Wednesday, September 16, 2009

Part 3 of - Why Do Those Seventh Day Adventists Constantly Blabber About The Sabbath?

This Could Just As Easily Be Called; The Empire Strikes Back !

or Bible Texts That Declare Sunday The Day of Worship ?

One of the wonderful things I've learned about the SDA church, and this is contrary to what you read about it on the web, the church really wants you to test everything they say with your bible. This is so different from my lifetime's experience in searching for a decent Christian church. Most churches don't want questions.
My wife, the Tigress, and I used to attend an Episcopal church. The Priest was a wonderfully intelligent older man who would joke that Episcopalians made more sense because they could "drink" and other denominations couldn't! : )
I asked him a question one day when we were not in mixed company. I wanted to hear his reaction to the traditional question of why he was called "Father" when the Bible said clearly (to me) NOT to do this.

Matthew 23
Woe to the Scribes and Pharisees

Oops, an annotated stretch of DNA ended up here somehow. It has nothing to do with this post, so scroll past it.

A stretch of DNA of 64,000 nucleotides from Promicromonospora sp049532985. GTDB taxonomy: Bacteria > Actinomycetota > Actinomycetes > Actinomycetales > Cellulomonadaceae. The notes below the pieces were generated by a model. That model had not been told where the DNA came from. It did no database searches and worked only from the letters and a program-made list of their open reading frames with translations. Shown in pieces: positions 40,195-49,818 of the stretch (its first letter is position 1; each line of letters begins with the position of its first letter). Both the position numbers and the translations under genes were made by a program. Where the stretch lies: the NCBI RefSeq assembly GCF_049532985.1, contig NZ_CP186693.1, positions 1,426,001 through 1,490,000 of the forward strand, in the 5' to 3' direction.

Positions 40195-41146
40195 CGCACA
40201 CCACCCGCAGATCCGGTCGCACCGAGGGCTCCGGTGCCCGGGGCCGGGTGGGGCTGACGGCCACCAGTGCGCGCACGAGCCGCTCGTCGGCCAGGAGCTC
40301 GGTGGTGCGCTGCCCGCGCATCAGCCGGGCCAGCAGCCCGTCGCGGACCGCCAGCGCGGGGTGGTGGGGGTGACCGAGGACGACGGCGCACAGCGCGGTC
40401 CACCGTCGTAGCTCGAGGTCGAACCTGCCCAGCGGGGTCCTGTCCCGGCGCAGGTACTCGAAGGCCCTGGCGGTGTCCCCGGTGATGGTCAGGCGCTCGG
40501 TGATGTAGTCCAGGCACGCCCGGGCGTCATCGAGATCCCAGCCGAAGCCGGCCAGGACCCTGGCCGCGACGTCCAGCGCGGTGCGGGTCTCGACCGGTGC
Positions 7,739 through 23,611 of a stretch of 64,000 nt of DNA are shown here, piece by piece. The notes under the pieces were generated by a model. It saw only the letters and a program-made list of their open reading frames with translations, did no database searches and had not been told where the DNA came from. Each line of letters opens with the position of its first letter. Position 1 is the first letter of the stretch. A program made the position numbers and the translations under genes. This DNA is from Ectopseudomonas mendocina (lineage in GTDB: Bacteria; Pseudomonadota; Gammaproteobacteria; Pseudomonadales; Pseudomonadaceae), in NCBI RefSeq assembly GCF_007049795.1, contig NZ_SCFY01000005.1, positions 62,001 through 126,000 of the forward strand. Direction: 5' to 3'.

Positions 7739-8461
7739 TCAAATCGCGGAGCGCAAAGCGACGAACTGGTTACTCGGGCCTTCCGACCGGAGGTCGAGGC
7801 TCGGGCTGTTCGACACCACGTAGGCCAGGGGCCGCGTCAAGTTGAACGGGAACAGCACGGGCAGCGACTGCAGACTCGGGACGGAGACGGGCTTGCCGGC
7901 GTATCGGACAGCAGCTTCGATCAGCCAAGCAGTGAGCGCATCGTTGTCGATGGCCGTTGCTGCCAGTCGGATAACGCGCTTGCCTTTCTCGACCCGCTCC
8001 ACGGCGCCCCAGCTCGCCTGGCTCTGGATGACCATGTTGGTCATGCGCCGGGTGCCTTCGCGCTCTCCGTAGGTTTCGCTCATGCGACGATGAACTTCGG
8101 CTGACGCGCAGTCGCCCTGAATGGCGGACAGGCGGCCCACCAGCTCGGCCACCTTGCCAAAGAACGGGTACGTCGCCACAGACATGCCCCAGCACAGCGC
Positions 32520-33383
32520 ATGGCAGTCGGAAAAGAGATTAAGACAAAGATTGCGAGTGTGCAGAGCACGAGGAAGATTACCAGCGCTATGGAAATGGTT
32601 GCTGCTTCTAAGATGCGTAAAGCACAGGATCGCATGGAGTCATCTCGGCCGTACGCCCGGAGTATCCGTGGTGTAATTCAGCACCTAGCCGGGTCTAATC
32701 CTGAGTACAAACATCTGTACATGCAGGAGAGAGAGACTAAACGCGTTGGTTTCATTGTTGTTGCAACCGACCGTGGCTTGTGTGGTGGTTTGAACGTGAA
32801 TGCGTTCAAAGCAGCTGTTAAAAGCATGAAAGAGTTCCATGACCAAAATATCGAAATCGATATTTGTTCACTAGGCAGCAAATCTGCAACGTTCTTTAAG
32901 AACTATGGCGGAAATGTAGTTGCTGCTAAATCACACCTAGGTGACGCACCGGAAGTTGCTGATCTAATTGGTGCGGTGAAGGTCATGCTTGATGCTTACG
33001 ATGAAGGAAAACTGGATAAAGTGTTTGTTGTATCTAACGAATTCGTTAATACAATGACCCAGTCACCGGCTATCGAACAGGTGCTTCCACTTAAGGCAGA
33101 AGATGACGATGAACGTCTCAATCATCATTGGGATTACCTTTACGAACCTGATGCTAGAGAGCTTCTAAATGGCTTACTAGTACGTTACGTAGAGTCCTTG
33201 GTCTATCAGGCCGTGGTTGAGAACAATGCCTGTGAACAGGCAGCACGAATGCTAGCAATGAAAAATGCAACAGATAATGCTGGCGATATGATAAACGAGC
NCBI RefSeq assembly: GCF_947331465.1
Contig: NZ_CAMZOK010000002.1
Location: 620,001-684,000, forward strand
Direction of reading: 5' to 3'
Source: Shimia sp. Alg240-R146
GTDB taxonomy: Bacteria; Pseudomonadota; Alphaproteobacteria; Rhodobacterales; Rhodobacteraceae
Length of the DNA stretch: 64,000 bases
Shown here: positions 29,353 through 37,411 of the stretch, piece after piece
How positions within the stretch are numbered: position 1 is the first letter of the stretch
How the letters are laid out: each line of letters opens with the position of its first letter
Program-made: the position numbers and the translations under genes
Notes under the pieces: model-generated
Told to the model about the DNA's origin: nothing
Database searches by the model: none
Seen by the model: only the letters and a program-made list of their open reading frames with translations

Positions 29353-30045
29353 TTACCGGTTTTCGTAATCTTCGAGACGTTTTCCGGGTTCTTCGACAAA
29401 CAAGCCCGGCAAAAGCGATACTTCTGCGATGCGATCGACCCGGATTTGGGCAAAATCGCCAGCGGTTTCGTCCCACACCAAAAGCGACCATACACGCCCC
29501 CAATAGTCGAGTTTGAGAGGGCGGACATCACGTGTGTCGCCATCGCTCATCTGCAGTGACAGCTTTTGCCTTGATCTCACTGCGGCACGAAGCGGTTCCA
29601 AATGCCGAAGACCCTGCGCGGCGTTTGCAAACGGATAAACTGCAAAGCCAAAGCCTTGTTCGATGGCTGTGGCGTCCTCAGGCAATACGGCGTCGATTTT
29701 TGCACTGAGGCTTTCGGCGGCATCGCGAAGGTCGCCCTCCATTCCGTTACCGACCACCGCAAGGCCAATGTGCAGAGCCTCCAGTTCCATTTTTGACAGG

1 Then Jesus spoke to the multitudes and to His disciples, 2 saying: “The scribes and the Pharisees sit in Moses’ seat. 3 Therefore whatever they tell you to observe, that observe and do, but do not do according to their works; for they say, and do not do. 4 For they bind heavy burdens, hard to bear, and lay them on men’s shoulders; but they themselves will not move them with one of their fingers. 5 But all their works they do to be seen by men. They make their phylacteries broad and enlarge the borders of their garments. 6 They love the best places at feasts, the best seats in the synagogues, 7 greetings in the marketplaces, and to be called by men, ‘Rabbi, Rabbi.’ 8 But you, do not be called ‘Rabbi’; for One is your Teacher, the Christ, and you are all brethren. 9 Do not call anyone on earth your father; for One is your Father, He who is in heaven. 10 And do not be called teachers; for One is your Teacher, the Christ. 11 But he who is greatest among you shall be your servant. 12 And whoever exalts himself will be humbled, and he who humbles himself will be exalted.